Spring preview: Gear up for raging QB battle

LUKE FALK HAS the experience, he'll enter spring ball as the Cougars' starting quarterback. But right beside him will be Peyton Bender, who spent his first season at Washington State redshirting and making a strong impression in Thursday Night Football. It figures to be a battle that will rage all spring, and perhaps beyond.

Falk (pictured left) filled in ably when Connor Halliday suffered his season-ending injury last season. The 6-4, 208-pounder was remarkable in his first start against Oregon State before finishing on a down note against ASU and Washington, the latter being the coldest Apple Cup in history (19 degrees at kickoff).

Falk in four games this past season was 156 of 243 for 1,859 yards with 13 touchdowns against seven interceptions. His QB rating was 140.35, comparing favorably to Halliday's 145.04. For a former walk-on whose previous accomplishments were being measured in Thursday Night Football, that is an impressive Saturday afternoon stat line.

Falk is an instinctual quarterback, something that led to both the good and bad in his first shot at extended playing time (and not all that dissimilar to the way another quarterback who relied heavily on his instincts, Jason Gesser, began his Cougar career). And Falk's work ethic is second to none.

But Bender (pictured right) was oh so mechanically sound in his Thursday Night Football reps. His quick release and a low pass-to-interception ratio are two strong aspects of his game. He frequently threw touchdown passes in Thursday Night Football, which mostly overshadowed the occasional interception.

Bender (6-0, 183) also showed an a proclivity towards checking to more running plays based on what the defense was showing, looking to open up passing lanes later in drives (something Halliday was oft-criticized by fans for not doing enough over his Cougar career).

When Bender was pressured, he was more often than not able to dump passes off or use his quick release to find someone open late. When given time in the pocket, he showed a knack for connecting on the deep ball.

Tyler Hilinski (6-4, 190) is already on campus and Mike Leach says he's been acclimating nicely. He'll certainly get his opportunities this spring. But it would be a major upset for a true freshman who graduated high school early to leap over either Falk or Bender this spring. Hilinski has a lot of gifts and his career prospects are bright, but asking him to be Pac-12 ready in his first season would be asking a lot.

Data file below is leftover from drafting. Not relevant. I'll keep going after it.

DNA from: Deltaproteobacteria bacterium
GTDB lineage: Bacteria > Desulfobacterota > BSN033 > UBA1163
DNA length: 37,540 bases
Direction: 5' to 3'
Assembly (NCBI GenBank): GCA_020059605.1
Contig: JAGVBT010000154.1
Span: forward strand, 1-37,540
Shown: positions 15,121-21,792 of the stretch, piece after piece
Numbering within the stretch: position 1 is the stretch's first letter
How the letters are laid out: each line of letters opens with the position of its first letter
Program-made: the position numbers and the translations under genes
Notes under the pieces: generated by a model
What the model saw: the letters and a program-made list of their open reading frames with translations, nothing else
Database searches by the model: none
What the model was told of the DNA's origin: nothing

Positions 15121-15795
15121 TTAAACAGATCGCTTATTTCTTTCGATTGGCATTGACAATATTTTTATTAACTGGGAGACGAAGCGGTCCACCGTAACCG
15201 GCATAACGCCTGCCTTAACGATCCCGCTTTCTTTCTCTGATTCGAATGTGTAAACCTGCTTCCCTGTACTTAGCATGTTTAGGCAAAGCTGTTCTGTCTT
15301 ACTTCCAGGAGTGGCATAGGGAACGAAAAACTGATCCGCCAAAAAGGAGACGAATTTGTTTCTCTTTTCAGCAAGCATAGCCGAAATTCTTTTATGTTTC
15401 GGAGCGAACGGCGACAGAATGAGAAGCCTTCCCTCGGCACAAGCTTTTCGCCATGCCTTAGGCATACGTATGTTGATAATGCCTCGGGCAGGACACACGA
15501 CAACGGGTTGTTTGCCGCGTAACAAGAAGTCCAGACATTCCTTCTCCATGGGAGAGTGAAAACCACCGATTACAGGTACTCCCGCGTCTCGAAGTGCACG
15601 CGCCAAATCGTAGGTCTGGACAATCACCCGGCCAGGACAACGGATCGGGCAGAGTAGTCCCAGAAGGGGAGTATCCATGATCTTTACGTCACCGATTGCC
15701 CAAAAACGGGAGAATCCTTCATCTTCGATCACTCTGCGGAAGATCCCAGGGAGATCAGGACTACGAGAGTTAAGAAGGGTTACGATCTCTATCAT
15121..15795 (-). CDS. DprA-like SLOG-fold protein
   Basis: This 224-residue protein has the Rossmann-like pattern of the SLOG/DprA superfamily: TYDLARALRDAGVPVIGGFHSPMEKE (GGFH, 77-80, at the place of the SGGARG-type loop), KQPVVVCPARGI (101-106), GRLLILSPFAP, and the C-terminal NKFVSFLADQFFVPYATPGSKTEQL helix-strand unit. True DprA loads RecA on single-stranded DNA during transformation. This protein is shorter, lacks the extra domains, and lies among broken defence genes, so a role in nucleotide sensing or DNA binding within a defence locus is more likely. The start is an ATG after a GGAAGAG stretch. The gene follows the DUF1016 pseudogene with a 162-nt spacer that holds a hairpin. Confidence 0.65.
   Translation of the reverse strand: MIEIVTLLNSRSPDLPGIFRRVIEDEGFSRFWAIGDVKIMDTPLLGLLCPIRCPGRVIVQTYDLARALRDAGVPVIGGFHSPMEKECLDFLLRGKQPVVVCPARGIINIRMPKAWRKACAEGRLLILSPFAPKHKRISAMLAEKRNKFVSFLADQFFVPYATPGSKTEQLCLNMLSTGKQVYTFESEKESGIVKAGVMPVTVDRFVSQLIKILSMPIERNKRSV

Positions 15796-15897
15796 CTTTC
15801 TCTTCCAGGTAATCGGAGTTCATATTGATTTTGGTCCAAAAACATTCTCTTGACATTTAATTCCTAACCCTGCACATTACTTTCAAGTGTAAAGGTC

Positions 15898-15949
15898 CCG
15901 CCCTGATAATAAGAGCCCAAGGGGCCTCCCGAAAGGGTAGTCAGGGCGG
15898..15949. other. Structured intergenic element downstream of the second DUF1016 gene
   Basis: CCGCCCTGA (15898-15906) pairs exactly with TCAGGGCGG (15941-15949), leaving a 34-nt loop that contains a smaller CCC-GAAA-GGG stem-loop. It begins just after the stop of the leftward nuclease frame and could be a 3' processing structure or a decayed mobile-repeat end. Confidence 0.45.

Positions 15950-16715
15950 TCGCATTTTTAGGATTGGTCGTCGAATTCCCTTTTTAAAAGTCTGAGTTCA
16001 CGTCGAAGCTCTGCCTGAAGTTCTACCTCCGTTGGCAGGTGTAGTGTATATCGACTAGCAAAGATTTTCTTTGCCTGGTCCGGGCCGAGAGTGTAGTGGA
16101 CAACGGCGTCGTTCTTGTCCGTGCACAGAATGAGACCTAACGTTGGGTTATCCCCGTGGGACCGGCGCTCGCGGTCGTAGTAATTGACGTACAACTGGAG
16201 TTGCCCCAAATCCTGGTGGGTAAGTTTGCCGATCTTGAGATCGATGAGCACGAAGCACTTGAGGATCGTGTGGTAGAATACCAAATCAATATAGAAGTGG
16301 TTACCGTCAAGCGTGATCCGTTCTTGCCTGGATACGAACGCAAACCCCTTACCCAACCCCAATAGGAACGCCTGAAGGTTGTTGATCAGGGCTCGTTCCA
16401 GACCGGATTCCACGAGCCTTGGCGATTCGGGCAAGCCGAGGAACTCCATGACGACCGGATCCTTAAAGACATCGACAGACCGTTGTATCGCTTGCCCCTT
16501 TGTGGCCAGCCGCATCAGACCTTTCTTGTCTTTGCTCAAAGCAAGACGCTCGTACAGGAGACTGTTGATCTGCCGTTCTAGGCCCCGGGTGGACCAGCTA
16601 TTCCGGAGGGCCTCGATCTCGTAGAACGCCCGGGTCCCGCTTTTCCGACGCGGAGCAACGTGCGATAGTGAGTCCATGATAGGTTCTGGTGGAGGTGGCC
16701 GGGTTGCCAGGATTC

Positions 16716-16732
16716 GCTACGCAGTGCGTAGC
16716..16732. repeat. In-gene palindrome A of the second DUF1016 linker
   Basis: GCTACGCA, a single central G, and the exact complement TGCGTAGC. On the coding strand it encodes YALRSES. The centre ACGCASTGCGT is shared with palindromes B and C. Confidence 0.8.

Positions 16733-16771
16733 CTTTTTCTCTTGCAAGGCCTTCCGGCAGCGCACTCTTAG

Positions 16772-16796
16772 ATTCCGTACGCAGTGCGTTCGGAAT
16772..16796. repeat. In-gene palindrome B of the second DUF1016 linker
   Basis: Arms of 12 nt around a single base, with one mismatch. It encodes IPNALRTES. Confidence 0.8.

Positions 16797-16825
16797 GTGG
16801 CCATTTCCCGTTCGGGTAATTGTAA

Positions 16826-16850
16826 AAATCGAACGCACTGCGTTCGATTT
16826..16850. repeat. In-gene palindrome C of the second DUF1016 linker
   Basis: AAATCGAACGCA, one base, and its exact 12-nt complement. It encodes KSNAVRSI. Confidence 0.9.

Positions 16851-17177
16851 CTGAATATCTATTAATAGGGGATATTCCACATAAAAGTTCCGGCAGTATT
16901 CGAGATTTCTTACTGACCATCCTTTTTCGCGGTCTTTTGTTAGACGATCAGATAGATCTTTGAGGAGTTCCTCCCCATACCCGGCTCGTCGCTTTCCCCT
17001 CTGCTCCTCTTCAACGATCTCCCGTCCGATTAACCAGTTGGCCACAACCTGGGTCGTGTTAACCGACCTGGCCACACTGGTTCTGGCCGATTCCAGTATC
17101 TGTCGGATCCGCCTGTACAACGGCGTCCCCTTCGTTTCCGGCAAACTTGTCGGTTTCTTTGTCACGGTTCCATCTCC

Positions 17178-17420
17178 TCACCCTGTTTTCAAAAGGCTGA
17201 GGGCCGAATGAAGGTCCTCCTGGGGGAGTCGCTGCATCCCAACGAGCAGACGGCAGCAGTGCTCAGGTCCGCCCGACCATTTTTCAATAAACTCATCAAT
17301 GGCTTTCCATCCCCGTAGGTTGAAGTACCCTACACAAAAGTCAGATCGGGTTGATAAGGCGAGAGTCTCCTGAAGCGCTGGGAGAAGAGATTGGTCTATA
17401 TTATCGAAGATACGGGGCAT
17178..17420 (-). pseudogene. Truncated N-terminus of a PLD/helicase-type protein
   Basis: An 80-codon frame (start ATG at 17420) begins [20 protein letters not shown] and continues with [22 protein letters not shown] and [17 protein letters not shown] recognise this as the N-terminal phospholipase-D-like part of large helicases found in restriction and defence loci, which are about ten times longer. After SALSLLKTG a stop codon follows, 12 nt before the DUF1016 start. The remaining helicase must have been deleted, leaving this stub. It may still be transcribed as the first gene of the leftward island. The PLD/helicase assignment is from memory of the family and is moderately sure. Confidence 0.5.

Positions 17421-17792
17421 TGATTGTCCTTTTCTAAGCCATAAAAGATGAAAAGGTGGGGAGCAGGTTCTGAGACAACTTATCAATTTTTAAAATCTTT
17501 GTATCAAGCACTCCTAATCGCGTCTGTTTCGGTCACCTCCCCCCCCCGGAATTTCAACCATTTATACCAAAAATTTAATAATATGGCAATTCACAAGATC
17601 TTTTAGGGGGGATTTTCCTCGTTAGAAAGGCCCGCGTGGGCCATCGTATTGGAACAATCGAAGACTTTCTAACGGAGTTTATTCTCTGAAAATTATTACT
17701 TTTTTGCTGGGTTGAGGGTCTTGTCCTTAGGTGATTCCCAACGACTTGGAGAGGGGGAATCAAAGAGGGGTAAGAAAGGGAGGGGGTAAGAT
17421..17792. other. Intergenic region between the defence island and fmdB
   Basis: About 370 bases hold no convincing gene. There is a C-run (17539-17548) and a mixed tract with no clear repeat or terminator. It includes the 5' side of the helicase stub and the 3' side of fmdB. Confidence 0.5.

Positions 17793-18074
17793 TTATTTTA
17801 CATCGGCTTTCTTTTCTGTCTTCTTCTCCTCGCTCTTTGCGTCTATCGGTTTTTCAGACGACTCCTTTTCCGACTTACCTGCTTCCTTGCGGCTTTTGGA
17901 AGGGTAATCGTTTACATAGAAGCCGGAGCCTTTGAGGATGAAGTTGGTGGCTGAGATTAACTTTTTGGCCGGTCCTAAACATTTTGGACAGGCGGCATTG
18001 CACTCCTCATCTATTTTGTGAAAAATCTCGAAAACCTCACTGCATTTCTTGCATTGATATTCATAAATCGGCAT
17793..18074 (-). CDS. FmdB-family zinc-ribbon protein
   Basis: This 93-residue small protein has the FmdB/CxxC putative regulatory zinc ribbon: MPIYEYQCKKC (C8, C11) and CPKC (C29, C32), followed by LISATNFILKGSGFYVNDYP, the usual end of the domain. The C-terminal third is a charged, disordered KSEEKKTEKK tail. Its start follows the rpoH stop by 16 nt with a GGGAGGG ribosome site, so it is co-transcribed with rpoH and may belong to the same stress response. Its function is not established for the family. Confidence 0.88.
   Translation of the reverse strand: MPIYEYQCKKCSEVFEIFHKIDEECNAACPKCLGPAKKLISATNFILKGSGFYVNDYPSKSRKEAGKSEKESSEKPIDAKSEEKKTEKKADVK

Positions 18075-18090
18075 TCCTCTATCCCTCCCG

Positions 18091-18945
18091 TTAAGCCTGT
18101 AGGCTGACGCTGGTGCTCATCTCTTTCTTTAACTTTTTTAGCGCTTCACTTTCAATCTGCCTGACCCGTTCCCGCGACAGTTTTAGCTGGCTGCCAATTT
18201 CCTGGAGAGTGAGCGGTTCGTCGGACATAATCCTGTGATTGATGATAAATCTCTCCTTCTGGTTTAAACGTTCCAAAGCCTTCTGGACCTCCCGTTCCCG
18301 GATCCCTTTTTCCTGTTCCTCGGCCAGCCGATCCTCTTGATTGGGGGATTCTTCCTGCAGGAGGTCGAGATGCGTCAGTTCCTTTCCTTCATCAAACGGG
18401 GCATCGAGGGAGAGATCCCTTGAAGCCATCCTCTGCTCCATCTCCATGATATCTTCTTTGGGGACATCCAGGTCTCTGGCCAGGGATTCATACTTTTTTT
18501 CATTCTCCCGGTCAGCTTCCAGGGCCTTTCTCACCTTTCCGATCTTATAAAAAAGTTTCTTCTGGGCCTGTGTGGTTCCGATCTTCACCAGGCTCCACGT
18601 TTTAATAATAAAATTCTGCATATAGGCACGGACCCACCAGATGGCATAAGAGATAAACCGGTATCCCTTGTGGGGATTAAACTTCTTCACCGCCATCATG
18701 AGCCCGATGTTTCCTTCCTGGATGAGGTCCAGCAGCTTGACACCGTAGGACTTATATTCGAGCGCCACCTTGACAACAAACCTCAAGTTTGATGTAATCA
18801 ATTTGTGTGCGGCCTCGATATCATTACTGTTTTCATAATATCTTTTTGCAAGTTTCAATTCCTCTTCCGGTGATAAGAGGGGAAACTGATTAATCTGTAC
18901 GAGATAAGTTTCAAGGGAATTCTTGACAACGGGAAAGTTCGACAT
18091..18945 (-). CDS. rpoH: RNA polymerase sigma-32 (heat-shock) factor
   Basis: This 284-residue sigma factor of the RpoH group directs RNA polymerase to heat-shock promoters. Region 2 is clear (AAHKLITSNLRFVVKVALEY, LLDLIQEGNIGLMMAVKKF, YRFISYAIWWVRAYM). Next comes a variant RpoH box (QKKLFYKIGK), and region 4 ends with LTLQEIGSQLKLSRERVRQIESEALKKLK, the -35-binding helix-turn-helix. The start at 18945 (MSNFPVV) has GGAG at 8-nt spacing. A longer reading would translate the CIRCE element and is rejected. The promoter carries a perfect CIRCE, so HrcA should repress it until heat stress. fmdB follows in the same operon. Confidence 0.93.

Still, you never truly know how ready any rookie is before you get 'em on the practice field and going against Pac-12 players, and this will be Hilinski's first showcase. The quarterback out of Upland High in California had an impressive senior season, completing 68 percent of his passes for 2,738 yards and 22 touchdowns. He only threw five interceptions. He ran for 166 yards and four touchdowns last season.

Two more quarterbacks on the roster, both walk ons, are Connor Ennis (5-11, 176) and Erik Anderson (6-2, 190). Both could compete for the backup spot but have work to do. Ennis struggled last season in Thursday Night Football with his decision making and accuracy - some days he threw multiple interceptions. He'll need to improve considerably in that area this spring if he wants to climb the depth chart. Anderson was a quarterback/athlete last season, playing a versatile role on the scout team offense. The Cougars utilized the true freshman as a quarterback and sometimes as a receiver on the scout team last season.

The spring might not settle the starting QB issue: not officially, at least. Leach's modus operandi has been to wait to name a starting quarterback until deep into fall camp, regardless of what the first-team reps in the spring or fall might show. Still, this spring on the Palouse figures to feature a more wide open battle at quarterback than years past, one that could be downright fascinating to watch. The first of 15 spring ball practices at Washington State begins March 26.

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